Professor S. J. COWELL :' Eating by Habit'
Professor S. J.
Admiral of the Fleet Earl JeUicoe , G.C.B.,
President of the Empire Day Movement introduced by Mr. J. C. STOBART
Mr. J. C.
At THE ORGAN of THE REGAL, KINGSTON-
From THE PICCADILLY HOTEL
Mr. Eric PARKER: 'Round the Countryside-V, Thunder and Lightning' - I
Sir WALFORD DAVIES: 'New Ways of Balancing'
(2.30 Juniors; 3.0 Seniors)
Monsieur E. M. STÃPHAN: 'Early Stages in French' - V
Monsieur E. M.
Mr. GERALD HEARD: 'Life--V, The lowest Unit of Life (Bacteriology) '
Directed by JOSEPH MEEUS
From GROSVENOR HOUSE, PARK LANE
' Mr. Toad,' from ' The Wind in the Willows (Kenneth Grahame ), arranged as a Dialogue Story, with Incidental Music played by ERNEST LUSH
WEATHER FORECAST, FIRST GENERAL NEWS
BULLETIN; London Stock Exchange Report, and Bulletin for Farmers
MOZART'S PIANOFORTE VARIATIONS
Played by MAURICE COLE
Ten Variations on the Air, Unser Dummer Pobel meint (from Gluck's Opera, The
Pilgrims of Mecca)
Six Variations on Paisiello's Air, Salve tu, Domino (from the Opera, I Filosofi immaginari)
Monsieur E. M. STÉPHAN
Monsieur E. M.
(Led by MARIE WILSON )
Conductor, ADRIAN BOULT
The story of this ballet, dealing with Spanish gipsy life, is founded on a folk-tale, the gruesome subject of which is that the ghost of a dead lover appears whenever a new lover seeks to take his place. The scenario was written by the well-known dramatist Martinez Sierra, who prepared also that of Falla's other ballet, The Three-Cornered Hat. The music of El Amor Brujo was composed in 1915, and. the part of Candelas, the heroine, has always been one of the favourite roles of the celebrated dancer, 'La Argentina.'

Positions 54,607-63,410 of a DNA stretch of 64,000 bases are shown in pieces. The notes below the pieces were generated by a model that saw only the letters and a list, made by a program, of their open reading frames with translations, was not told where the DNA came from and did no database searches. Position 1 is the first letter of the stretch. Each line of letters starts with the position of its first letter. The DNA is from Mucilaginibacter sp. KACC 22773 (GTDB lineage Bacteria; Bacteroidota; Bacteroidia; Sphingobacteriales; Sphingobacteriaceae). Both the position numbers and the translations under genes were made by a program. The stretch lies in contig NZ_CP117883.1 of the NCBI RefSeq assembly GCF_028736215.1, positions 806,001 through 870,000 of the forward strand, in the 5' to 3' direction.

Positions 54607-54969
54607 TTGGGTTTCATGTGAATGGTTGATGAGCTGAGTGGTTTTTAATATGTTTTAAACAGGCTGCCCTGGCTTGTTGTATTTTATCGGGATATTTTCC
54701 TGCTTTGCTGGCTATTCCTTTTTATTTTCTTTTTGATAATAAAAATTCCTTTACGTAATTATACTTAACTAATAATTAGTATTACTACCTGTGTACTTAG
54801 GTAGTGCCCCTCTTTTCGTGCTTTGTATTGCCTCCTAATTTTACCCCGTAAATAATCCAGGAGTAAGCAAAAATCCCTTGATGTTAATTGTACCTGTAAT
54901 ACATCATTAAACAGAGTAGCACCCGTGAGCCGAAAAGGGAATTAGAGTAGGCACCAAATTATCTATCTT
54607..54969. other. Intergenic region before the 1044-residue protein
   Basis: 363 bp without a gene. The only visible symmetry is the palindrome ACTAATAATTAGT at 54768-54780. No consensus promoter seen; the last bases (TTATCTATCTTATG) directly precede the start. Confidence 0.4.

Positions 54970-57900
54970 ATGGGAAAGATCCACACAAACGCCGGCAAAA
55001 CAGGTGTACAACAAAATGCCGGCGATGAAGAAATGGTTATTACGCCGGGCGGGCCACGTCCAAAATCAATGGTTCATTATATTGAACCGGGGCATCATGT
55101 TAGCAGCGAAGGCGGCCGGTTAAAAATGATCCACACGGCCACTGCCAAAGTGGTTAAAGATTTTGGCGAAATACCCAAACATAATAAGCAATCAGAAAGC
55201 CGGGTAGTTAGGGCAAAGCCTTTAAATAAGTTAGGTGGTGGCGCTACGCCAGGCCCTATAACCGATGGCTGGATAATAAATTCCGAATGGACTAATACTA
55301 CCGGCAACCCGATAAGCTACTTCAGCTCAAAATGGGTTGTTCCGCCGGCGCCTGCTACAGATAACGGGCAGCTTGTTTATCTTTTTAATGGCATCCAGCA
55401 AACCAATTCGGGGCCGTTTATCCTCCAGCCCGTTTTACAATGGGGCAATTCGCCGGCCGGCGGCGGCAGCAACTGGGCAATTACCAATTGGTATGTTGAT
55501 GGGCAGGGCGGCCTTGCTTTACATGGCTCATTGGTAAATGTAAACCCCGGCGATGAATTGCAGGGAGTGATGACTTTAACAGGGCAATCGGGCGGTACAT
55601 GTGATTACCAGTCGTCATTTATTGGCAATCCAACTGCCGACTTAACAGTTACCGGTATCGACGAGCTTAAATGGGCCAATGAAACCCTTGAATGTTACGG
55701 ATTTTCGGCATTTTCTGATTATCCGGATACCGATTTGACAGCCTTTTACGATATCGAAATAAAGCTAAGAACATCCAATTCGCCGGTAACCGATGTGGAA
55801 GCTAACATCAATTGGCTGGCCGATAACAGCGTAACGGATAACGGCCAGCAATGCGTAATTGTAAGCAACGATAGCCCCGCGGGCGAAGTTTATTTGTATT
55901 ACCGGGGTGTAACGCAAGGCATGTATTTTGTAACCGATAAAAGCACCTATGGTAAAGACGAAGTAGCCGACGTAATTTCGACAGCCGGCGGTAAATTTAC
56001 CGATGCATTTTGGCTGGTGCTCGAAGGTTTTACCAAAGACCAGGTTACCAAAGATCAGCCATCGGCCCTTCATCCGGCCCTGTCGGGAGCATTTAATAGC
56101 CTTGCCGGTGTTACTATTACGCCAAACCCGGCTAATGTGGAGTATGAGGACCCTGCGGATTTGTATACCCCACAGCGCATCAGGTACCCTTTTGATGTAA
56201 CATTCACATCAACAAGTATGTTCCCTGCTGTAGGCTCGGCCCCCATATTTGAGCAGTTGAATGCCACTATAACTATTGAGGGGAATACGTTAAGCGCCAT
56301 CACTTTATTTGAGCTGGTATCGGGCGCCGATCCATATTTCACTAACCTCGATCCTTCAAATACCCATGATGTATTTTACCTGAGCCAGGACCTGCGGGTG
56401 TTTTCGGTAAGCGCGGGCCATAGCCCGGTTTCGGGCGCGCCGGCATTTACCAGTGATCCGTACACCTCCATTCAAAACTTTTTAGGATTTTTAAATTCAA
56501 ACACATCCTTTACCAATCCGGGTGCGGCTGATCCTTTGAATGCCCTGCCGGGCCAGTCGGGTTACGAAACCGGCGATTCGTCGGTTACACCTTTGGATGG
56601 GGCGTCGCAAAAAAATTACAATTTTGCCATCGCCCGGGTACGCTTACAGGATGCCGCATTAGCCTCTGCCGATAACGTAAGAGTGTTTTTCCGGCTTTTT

The suite follows the stage version almost exactly, and consists of a number of dances, each of which is a musical expression of an attempt to lay the ghost of the dead lover. The Introduction rings up the curtain on a gipsy cave at Granada, the scene of the ballet, and leads directly to The Dance of Terror.
In No. 3, The, Magic Circle, Candelas is hoping to defeat the ghost by drawing a magic circle on the ground and uttering incantations over a witches' cauldron. The Ballad of the Fisherman, which follows, appears only in the concert version.
In The Fire Dance the now distracted Candelas attempts to drive the ghost away by means of an ancient ritual. At the end of it the desperate dancer is heard stamping out the rhythm with her feet, and finally, realising she has failed, she falls senseless to the ground.
In No. 5, Pantomime, it is Laura, Candelas' friend, who makes a new attempt to appease the furious ghost, and in No. 6 she endeavours to complete her apparent conquest. Her song, tinged with irony, is heard on the horn, and the ghostly voice answers on the cor anglais. Meanwhile Candelas and her living lover have settled matters while the ghost has been otherwise engaged, and in the Finale, a musical picture of morning sunrise, bells are heard heralding the triumph of Candelas over the powers of evil.
The Reverend J. W. WELCH
THIS talk introduces a new series in which men who have intimate knowledge of life as lived by various native communities in Africa will attempt to recapture its colour and texture for listeners. The Rev. J. W. Welch describes Southern Nigeria, a land of swamp and jungle, and the life which flows round the village compound, dominated by laws of custom and religion born of primitive fear.
Rev. J. W.
WEATHER FORECAST, SECOND GENERAL
JACK HARRIS 'S BAND, from GROSVENOR
HOUSE, PARK LANE
(And perhaps the Song of the Nightingale)